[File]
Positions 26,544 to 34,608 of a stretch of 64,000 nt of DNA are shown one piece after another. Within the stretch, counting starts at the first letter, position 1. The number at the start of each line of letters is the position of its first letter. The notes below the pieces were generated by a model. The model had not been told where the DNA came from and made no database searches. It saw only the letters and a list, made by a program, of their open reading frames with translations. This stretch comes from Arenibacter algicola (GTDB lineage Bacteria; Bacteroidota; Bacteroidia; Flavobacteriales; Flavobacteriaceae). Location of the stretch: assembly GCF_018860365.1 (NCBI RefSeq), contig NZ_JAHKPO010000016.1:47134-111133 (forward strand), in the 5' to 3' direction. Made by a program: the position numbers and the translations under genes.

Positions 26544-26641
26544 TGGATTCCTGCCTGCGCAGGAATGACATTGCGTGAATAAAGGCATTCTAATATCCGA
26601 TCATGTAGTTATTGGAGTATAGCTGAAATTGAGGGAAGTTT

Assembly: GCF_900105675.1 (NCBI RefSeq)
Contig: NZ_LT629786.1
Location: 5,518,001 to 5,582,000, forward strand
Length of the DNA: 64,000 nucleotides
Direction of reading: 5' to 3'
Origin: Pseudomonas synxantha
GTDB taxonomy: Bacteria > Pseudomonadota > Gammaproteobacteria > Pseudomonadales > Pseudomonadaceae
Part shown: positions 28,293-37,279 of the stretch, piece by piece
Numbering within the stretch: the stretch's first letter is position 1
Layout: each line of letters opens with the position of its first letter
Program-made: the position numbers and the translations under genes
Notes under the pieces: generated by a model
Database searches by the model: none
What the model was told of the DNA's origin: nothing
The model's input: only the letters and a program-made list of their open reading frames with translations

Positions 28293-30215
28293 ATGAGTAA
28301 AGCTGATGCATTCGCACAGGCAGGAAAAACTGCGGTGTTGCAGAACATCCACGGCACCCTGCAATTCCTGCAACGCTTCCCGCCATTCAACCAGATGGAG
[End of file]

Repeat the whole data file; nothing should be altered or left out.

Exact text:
Positions 26,544 to 34,608 of a stretch of 64,000 nt of DNA are shown one piece after another. Within the stretch, counting starts at the first letter, position 1. The number at the start of each line of letters is the position of its first letter. The notes below the pieces were generated by a model. The model had not been told where the DNA came from and made no database searches. It saw only the letters and a list, made by a program, of their open reading frames with translations. This stretch comes from Arenibacter algicola (GTDB lineage Bacteria; Bacteroidota; Bacteroidia; Flavobacteriales; Flavobacteriaceae). Location of the stretch: assembly GCF_018860365.1 (NCBI RefSeq), contig NZ_JAHKPO010000016.1:47134-111133 (forward strand), in the 5' to 3' direction. Made by a program: the position numbers and the translations under genes.

Positions 26544-26641
26544 TGGATTCCTGCCTGCGCAGGAATGACATTGCGTGAATAAAGGCATTCTAATATCCGA
26601 TCATGTAGTTATTGGAGTATAGCTGAAATTGAGGGAAGTTT

Assembly: GCF_900105675.1 (NCBI RefSeq)
Contig: NZ_LT629786.1
Location: 5,518,001 to 5,582,000, forward strand
Length of the DNA: 64,000 nucleotides
Direction of reading: 5' to 3'
Origin: Pseudomonas synxantha
GTDB taxonomy: Bacteria > Pseudomonadota > Gammaproteobacteria > Pseudomonadales > Pseudomonadaceae
Part shown: positions 28,293-37,279 of the stretch, piece by piece
Numbering within the stretch: the stretch's first letter is position 1
Layout: each line of letters opens with the position of its first letter
Program-made: the position numbers and the translations under genes
Notes under the pieces: generated by a model
Database searches by the model: none
What the model was told of the DNA's origin: nothing
The model's input: only the letters and a program-made list of their open reading frames with translations

Positions 28293-30215
28293 ATGAGTAA
28301 AGCTGATGCATTCGCACAGGCAGGAAAAACTGCGGTGTTGCAGAACATCCACGGCACCCTGCAATTCCTGCAACGCTTCCCGCCATTCAACCAGATGGAG